2nd IFRA Nigeria "PostCOP21" conference
"Ecological Crises: Local and Global Perspectives", Tuesday 12th July 2016, Bogobiri House, Lagos
On Monday 11th July and Tuesday 12th July 2016, IFRA Nigeria organised its second “PostCOP21” event. The first day, the event, titled “Ecological Crises in Nigeria”, was held at the Institute of African Studies, within the University of Ibadan. The second day the event, titled “Ecological Crises: Local and Global Perspectives”, was an “out of the academy” one, welcomed by the Bogobiri House, in Lagos.
On Monday 11th July in the afternoon, the event “Ecological Crises in Nigeria” took place in Draper’s Hall, within the Institute of African Studies. Hosted by its director, Prof. Dele Layiwola, and presented by our IFRA fellow Dr. Philip Olayoku, it gathered numerous students, teachers and researchers from IPS, CMS, GST, African Music, CBAAC, and the departments of Psychology, Zoology, Geology and Geography. It started with a lecture by Prof. Geraud Magrin from the University of Paris 1 Panthéon Sorbonne and the Geography laboratory Prodig, titled “The Lake Chad Crisis: Geopolitics, Environment and Development”.
This conference sets out to explain how a myth about the disappearance of Lake Chad has gained credence against all scientific evidence. For a few years now, the lake has been emblematic of the Sahel crisis and of the effects of global warming. Yet, hydrologists share the diagnosis of the lake being presently stable at a level already encountered in the 20th century and in earlier periods: there is no justification for announcing its disappearance.
This conferences analyses the strategies of the main stakeholders involved in order to show that the drying-up theory is being made use of for two reasons: to legitimize a project of water transfer from the Congo basin, and to draw off international funding to counter the effects of global warming. It concludes by questioning the current and future development issues at the regional area” (Magrin). The lecture was based on a paper published recently by the Journal of Political Ecology (vol. 23, 2016): http://jpe.library.arizona.edu/volume_23/Magrin.pdf. It was also the result of a reflexion starting with an expertise conducted by Prof. Magrin and other geographers and hydrologists from France and Chad, Niger and Cameroon, under the authority of the AFD and the World Bank, titled “The Lake Chad Development and Climate Resilience Action Plan”. The lecture was then discussed by Prof. Ayoade and Dr. Adelekan, from the Geography department of the University of Ibadan, both experts in climatology and ecological risks.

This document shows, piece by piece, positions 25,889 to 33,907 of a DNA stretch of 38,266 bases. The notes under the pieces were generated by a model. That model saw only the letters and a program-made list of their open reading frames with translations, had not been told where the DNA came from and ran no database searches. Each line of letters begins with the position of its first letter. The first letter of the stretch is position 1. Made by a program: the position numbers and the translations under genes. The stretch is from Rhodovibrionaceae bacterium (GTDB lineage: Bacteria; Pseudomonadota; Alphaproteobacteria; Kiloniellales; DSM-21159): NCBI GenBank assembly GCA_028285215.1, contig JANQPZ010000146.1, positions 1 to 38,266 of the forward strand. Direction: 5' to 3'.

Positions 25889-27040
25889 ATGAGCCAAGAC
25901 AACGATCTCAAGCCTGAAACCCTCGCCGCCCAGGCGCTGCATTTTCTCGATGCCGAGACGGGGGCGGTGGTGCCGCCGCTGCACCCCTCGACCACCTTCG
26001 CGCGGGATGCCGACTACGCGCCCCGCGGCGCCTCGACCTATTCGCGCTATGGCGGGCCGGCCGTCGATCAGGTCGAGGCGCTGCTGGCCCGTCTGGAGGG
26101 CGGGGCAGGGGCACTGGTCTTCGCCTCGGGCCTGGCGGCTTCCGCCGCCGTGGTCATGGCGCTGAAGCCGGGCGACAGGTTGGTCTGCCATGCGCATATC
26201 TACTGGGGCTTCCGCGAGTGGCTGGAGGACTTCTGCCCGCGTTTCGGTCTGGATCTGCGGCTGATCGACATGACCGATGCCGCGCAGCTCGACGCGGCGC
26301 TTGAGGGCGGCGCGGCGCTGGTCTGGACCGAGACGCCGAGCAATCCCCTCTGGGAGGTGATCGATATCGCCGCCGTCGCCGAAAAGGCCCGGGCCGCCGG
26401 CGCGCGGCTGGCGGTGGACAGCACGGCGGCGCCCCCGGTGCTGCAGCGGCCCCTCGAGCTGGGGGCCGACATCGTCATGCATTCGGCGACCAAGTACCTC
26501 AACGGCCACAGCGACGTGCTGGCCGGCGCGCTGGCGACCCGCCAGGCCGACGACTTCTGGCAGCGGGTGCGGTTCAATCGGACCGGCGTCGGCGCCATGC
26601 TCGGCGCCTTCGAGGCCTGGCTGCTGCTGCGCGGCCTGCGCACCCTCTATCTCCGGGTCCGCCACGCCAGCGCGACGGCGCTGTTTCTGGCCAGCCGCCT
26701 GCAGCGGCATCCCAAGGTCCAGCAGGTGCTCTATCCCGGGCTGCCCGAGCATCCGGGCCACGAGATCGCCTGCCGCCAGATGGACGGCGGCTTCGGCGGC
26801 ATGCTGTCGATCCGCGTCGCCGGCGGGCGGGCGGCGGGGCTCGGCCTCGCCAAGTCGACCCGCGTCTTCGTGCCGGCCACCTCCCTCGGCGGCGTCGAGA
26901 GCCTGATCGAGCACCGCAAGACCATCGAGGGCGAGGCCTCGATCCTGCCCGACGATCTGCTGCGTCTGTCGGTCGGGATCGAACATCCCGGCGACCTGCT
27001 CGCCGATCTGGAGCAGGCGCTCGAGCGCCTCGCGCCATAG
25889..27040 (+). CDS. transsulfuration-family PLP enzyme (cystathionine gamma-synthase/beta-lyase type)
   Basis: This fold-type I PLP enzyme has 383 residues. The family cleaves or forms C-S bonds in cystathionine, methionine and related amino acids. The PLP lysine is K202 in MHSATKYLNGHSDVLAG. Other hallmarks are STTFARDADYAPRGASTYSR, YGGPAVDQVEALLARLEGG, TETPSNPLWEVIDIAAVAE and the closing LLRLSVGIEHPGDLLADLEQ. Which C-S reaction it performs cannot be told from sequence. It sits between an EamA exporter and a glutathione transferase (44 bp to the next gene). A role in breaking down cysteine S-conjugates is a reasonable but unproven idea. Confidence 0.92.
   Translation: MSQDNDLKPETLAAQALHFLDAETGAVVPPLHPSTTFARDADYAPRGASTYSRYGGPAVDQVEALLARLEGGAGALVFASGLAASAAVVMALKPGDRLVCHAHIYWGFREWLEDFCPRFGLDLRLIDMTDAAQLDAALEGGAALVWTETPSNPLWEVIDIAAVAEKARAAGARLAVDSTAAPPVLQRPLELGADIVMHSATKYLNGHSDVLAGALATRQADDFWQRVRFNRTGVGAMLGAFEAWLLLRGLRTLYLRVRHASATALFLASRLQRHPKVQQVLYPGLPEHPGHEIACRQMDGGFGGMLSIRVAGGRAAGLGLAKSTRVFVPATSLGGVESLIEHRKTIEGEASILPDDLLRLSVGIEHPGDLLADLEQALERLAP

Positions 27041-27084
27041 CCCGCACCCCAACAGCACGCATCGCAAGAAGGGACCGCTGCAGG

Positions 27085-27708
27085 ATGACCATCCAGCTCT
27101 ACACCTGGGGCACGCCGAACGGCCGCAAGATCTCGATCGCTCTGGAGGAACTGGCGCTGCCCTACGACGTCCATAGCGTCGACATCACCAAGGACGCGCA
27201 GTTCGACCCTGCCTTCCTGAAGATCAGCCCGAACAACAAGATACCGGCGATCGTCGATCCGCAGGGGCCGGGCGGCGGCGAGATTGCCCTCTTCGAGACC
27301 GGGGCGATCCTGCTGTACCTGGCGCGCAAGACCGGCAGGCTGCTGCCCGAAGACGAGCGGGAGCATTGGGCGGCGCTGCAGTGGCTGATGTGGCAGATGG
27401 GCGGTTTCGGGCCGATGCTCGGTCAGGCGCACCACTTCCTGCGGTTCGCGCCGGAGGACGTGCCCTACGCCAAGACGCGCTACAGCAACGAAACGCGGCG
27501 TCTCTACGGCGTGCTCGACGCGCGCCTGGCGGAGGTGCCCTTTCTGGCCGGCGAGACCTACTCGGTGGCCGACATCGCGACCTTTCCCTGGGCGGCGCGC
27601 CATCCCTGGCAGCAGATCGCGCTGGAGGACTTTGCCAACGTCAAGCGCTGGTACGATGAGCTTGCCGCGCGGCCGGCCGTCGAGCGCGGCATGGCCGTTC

After a brief debate with the public, the lecture was followed by the screening, with the help of the Thursday Film Series movie club, of the documentary Nowhere To Run (Nigeria, 2015), produced by the Musa Yar’Adua Foundation and distributed by the Institut Français of Nigeria, telling the story of environmental threats and unique challenges to security in Nigeria from the perspective of affected communities.
The audience reacted with enthusiasm to the documentary, to acknowledge this exhaustive review of the current ecological issues in Nigeria, but also to discuss its numerous bias, like the hypothesis of the Lake Chad decrease contradicted by Prof. Magrin’s presentation.
The program ended by a refreshment in the Institute entrance, where it was also possible for the audience to visit the photo exhibition “60 solutions Against Climate Change”, proposed by the AFD (French Development Agency), distributed by the Institut Français and displayed by IFRA Nigeria.
On Tuesday 12th in the evening, the second event titled this time “Ecological Crises: Local and Global Perspectives” took place at the Bogobiri house, a cultural center based in Ikoyi, Lagos. The event started by the screening, with the help of the Institut Français, of the documentary Think Global, Act Rural (2010, France), by the French director Coline Serreau, which presents concrete and local solutions and alternatives to the industrialised agriculture and its ecological impacts all over the world. It was then followed by the lecture by Prof. Magrin about the Lake Chad crisis. The audience was composed of numerous people from various background, from AFD to Total and The French and Netherlands Embassies, including Prof. Babajide Ibitayo Alo from UniLag, expert in environmental chemistry and member of the Nigerian delegation to COP21 summit last year in Paris, who invited officially Prof. Magrin to give his lecture to the students and teachers of UniLag.
Prof. Magrin received also a lot of questions from the audience and was interviewed at the end by journalists from Tvc News Nigeria. The event was a great success and qualified as “insightful and eye opening” by some participants. It can thus be considered as the first episode of a long series of “out of the academy” events organised by IFRA Nigeria in Lagos in the months to come.